Against extraordinary odds, Wikipedia turned 10 years old Jan. 15, celebrating a decade of providing free information about almost any topic conceivable.
Wikipedia, managed by the non-profit Wikimedia Foundation, launched by Jimmy Wales in 2001 as a project to allow volunteer editors to contribute information for free.
The Website has lured more than 400 million users worldwide, including 77 million unique visitors in November, according to comScore. These users can peruse more than than 17 million articles in 270 languages.
Pew Internet & American Life Project said the percentage of American adults who use Wikipedia has increased from 25 percent in February 2007 to 42 percent in May 2010, which means roughly 53 percent of adult Internet users visit the Website.
"In the scope of general online activities, using Wikipedia is more popular than sending instant messages (done by 47 pecent of Internet users) or rating a product, service, or person (32 percent), but is less popular than using social network sites (61 percent) or watching videos on sites like YouTube (66 percent)," Pew wrote Jan. 13.
There have been bumps along the way, including hoaxes perpetrated by bad actors and accidental inaccuracies. Most recently, Wikipedia reported that Rep. Gabrielle Giffords had been killed.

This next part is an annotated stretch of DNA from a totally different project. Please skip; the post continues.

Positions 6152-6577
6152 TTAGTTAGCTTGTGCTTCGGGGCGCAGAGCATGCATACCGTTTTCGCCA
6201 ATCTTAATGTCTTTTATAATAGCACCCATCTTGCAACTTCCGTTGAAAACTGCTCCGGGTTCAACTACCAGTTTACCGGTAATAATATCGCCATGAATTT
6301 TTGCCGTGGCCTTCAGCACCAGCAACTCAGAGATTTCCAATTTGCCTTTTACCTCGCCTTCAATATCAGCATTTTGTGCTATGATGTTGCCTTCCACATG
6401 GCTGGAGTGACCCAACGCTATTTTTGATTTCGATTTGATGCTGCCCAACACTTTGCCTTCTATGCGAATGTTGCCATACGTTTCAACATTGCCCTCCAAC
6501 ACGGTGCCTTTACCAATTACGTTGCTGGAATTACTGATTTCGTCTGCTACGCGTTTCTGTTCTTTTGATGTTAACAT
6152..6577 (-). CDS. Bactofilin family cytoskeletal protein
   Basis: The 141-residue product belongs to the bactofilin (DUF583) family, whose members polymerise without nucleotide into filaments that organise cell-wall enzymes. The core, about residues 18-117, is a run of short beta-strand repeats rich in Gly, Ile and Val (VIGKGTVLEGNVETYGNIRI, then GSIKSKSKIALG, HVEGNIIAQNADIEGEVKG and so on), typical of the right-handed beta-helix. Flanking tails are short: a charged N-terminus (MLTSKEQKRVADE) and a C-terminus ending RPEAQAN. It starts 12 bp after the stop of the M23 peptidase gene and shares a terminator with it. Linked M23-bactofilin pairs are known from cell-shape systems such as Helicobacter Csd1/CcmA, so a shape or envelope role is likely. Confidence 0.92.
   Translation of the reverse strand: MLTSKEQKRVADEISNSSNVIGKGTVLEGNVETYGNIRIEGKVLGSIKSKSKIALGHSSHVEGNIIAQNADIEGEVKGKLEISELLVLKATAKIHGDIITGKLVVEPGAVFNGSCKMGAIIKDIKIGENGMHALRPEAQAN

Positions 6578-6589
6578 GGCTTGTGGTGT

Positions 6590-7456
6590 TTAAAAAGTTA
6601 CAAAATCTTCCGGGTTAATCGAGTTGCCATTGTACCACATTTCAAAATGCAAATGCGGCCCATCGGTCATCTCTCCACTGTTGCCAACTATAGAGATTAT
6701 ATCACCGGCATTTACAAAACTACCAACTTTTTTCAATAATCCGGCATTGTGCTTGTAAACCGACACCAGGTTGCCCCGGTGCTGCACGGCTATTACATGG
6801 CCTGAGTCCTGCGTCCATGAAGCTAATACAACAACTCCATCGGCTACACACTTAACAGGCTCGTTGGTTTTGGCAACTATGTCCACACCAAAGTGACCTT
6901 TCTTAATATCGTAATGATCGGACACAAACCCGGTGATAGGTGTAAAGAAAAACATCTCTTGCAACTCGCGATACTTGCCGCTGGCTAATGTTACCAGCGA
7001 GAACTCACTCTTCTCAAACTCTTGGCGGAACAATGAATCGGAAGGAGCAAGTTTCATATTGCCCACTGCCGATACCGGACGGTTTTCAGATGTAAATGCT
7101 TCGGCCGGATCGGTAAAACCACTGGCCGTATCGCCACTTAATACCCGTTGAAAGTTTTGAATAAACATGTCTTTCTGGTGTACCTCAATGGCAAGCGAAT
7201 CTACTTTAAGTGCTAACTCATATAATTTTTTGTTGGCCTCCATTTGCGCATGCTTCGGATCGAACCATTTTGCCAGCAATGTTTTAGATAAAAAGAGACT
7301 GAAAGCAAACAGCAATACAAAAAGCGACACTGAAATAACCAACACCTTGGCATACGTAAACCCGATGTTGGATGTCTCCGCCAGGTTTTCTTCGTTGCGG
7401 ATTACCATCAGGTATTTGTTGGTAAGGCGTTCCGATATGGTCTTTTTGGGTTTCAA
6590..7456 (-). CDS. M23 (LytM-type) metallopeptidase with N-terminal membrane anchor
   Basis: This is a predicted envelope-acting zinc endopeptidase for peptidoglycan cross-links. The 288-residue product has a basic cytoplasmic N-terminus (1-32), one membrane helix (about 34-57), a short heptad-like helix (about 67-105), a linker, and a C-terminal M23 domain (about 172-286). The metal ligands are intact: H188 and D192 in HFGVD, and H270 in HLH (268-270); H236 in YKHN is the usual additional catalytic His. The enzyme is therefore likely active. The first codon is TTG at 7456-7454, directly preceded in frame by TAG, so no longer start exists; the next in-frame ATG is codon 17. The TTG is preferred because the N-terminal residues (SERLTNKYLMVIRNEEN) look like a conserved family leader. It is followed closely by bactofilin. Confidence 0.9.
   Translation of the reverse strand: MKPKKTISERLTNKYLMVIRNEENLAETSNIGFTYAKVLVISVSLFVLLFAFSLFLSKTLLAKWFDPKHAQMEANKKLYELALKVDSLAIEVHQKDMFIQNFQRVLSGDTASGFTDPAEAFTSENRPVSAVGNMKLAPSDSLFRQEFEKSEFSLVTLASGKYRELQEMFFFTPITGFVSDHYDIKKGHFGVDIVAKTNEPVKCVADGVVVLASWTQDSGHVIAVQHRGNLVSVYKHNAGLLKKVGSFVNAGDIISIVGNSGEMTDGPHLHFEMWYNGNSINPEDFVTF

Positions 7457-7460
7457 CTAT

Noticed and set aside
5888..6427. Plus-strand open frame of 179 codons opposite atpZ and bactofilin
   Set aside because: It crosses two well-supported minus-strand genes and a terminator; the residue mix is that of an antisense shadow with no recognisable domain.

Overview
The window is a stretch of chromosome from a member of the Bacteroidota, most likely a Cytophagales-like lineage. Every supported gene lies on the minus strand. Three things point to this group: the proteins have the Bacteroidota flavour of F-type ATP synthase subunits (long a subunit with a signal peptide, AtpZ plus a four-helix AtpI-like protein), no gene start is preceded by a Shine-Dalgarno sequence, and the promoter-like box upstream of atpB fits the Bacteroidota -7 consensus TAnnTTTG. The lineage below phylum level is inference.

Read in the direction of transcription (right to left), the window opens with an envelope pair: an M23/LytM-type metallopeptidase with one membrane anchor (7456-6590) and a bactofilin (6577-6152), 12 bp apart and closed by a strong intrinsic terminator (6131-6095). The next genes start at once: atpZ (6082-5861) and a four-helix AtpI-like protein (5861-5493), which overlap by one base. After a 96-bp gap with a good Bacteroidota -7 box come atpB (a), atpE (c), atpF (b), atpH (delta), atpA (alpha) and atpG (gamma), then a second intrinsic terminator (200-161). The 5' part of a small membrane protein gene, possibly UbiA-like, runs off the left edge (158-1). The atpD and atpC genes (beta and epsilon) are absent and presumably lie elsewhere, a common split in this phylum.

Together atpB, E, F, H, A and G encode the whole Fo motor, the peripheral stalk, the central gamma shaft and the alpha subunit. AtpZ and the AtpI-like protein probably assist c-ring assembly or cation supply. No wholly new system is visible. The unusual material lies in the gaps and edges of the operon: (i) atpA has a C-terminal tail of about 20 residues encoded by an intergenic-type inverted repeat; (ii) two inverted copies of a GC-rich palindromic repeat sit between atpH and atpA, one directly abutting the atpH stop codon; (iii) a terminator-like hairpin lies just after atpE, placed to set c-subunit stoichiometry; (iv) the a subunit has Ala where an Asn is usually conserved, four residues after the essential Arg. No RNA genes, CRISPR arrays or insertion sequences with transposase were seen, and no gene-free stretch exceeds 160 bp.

To staunch the spread of misinformation, Wikipedia is according special editing honors to trusted editors. There have also been allegations of censorship.
In June 2009, Wales, Wikipedia's administrators and The New York Times flushed information about Times journalist David Rohde, who was kidnapped by the Taliban in Afghanistan, from Wikipedia. They argued it was to save his life.
There have been highlights, too. Wikipedia last year managed to raise enough donations to keep feeding users information ad-free, most recently raising $16 million from 500,000 people around the world.
What do the next 10 years hold for Wikipedia?
Wales and Sue Gardner, executive director of the Wikimedia Foundation, the nonprofit organization that manages Wikipedia, have told The New York Times and other publications that the organization hopes to boost the diversity of editors, and with that, increase contributors from different regions.
Specifically, they want to see more Wikipedia use in southeast Asia, Africa, the Middle East and South America. To wit, Wikipedia is opening an office in India, its first ever outside the United States.
They also want to lure a more women editors, as well as more older people. Currently, 80 percent of Wikipedia editors are in their late 20s and male.
While usability will be improved, Wales told ReadWriteWeb that he doesn't want to try to make Wikipedia a social network like Facebook or MySpace. Rather, social tools will be used to help Wikipedia editors collaborate better to improve the Website.
In other words, Wales envisions more of the same for Wikipedia, albeit with more articles in more languages, to serve more people all over the world. For free.